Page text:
Mattel, the maker of Barbie, Hot Wheels and other toys, announced last week it would be undertaking remedial actions after an internal investigation found material accounting errors in its financial reporting.
Those actions include amending the company's 2018 Form 10-K to restate the last two quarters of 2017, and strengthening its internal control over financial reporting.
"We will ensure these issues are resolved thoroughly and quickly so that we can continue to execute on our strategy with the highest level of internal control and diligence," Chairman and CEO Ynon Kreiz said in a statement.
In its amended Form 10-K, Mattel will show it had understated its income tax expense by $109 million in the third quarter of 2017 and overstated it by $109 million in the fourth quarter.
The company said the error was noncash; didn't affect operating income or earnings before interest, tax, depreciation and amortization; and had no impact on Mattel's full-year financial results for 2017 or subsequent periods.
A whistleblower letter to its auditor, PricewaterhouseCoopers, informed the company of the error.
In addition to drawing attention to the accounting error, the letter questioned whether Mattel's outside auditor was independent. As a result of its internal review, the company said, it concluded that its auditor of 45 years remains capable of overseeing the company's financials independently.
"The objectivity and impartiality of Mattel's outside auditor has not been impaired, and ... Mattel's outside auditor can continue as its independent auditor," the company said, adding that its review concluded the errors were based on misjudgment, not fraud.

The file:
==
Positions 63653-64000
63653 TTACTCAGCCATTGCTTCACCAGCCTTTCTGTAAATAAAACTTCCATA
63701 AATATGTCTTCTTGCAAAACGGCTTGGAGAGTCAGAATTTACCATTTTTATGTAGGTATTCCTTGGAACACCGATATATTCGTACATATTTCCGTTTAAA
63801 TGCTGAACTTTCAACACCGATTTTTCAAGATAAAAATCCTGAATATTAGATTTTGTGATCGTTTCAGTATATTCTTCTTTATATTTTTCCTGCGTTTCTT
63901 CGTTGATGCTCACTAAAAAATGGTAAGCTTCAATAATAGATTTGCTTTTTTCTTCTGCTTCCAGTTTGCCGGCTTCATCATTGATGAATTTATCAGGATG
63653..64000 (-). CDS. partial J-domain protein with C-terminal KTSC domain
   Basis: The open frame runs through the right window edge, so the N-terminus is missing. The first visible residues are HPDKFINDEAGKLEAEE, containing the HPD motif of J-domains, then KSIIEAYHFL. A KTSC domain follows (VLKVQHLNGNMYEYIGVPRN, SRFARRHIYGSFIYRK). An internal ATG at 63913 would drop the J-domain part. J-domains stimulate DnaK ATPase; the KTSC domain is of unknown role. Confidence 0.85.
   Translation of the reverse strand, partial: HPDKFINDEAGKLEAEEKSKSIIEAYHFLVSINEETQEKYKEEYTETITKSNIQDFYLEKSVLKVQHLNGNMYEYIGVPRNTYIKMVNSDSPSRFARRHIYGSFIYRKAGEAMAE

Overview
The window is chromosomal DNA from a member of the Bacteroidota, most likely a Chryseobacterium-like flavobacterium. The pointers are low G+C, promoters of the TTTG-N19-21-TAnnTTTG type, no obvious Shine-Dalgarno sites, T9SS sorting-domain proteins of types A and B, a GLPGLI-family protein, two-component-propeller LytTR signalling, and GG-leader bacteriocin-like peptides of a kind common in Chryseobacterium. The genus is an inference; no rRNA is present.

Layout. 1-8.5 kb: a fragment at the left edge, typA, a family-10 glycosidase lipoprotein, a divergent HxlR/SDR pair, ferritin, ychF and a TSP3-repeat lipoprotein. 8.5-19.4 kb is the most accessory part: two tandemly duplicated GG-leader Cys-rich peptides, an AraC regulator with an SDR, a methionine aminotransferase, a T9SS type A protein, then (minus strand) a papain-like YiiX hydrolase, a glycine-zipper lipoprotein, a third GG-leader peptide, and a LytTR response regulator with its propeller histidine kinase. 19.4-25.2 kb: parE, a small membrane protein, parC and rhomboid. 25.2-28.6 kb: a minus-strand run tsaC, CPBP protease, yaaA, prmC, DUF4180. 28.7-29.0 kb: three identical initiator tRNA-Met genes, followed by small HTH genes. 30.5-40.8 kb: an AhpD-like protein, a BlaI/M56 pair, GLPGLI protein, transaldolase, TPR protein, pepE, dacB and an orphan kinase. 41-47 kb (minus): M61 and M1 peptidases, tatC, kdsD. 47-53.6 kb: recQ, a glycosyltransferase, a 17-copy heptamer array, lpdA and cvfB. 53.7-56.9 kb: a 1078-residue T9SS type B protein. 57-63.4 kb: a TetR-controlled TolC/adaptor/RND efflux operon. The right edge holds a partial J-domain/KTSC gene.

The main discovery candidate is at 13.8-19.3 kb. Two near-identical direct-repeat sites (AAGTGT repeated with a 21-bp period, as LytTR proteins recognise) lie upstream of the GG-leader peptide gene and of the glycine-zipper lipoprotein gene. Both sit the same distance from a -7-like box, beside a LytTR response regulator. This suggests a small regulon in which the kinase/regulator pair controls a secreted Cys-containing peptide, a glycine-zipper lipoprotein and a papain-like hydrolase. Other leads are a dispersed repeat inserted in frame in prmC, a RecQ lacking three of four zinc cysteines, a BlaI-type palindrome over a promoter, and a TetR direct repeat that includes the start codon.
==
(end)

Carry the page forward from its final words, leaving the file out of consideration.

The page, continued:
"A confluence of one-time events, management's reliance on the accounting advice sought and received on the error from the lead audit engagement partner of Mattel's outside auditor, and lapses in judgment by management contributed to these failures," the company said.
At the time, the error was not reported to the CEO or the audit committee of the board of directors, the company said.
The $109 million misstatement in the third quarter of 2017 was due to miscalculations of tax valuation allowance. It then overstated its fourth-quarter results by the same amount.
The upcoming change to its 10-K will show that Mattel's previously reported net loss of $603.3 million in its tax valuation allowance for the third quarter of 2017 should have been $712.3 million, and its previously reported loss of $281.3 million for the fourth quarter should have been reported as a net loss of $172.3 million.
The tax valuation allowance is a set-aside for a potential loss in value against its deferred tax assets. The $109 million reduction came from deferred tax liabilities related to the company's 2011 acquisition of HIT Entertainment, Ltd., which included "Thomas & Friends," an animated kids' TV show, The Wall Street Journal reported.
Last year, before the auditor received the whistleblower letter, company finance executives disagreed on the appropriate way to respond. Brett Whitaker, Mattel's director of tax reporting at the time, said the finance team discussed fixing the problem and restating earnings, expecting Mattel would admit to shortcomings in its accounting and reporting procedures, the Journal reported.
Instead, senior finance executives and Mattel's auditor decided to change the accounting treatment of the Thomas asset, effectively burying the problem, according to the Journal.
"It was known within Mattel that if we took this approach, at worst, we might get a slap on the wrist from the Securities and Exchange Commission," Whitaker told the Journal. "But if the company disclosed a material weakness, a senior executive said to me it would be 'the kiss of death.'"
Whitaker resigned from Mattel in March of last year, and Joshua Abrahams, the PwC partner who led the Mattel audit team, has been put on administrative leave and is expected to resign, the Journal said.
Joe Euteneuer, Mattel's CFO, is departing, the company said.